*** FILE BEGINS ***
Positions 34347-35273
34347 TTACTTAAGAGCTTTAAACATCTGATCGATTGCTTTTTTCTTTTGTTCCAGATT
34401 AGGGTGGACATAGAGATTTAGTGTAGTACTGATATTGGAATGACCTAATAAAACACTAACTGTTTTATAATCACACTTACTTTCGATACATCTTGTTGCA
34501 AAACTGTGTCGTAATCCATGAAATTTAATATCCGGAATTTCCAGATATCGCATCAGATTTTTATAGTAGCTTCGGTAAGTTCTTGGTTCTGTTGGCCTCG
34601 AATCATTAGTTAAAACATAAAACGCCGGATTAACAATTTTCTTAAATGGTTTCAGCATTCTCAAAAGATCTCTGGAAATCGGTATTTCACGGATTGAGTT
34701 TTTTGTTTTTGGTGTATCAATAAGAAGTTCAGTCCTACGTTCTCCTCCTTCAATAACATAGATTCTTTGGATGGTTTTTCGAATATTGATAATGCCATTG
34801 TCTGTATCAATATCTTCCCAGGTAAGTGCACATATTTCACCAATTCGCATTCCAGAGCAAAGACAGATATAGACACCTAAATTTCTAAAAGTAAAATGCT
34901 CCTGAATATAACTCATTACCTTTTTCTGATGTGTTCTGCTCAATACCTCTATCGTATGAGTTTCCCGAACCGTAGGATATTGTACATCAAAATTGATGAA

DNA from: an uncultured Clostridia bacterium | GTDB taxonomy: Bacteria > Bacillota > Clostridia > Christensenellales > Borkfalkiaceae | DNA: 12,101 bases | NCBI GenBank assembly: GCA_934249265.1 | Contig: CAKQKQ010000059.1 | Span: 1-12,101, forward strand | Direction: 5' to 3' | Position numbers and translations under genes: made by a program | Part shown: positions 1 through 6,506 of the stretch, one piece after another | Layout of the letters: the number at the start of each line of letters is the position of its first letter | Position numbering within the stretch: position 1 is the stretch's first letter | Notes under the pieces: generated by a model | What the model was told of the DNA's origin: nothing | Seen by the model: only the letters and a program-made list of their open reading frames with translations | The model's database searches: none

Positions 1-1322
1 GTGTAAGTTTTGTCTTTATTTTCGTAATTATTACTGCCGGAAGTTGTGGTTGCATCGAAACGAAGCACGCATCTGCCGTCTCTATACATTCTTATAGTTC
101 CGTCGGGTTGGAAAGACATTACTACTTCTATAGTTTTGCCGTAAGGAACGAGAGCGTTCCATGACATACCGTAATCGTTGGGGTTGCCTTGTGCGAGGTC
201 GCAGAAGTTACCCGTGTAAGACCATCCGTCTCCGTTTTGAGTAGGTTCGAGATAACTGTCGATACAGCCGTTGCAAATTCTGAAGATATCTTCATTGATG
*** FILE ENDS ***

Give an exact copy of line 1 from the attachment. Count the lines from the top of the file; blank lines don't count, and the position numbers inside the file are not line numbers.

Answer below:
Positions 34347-35273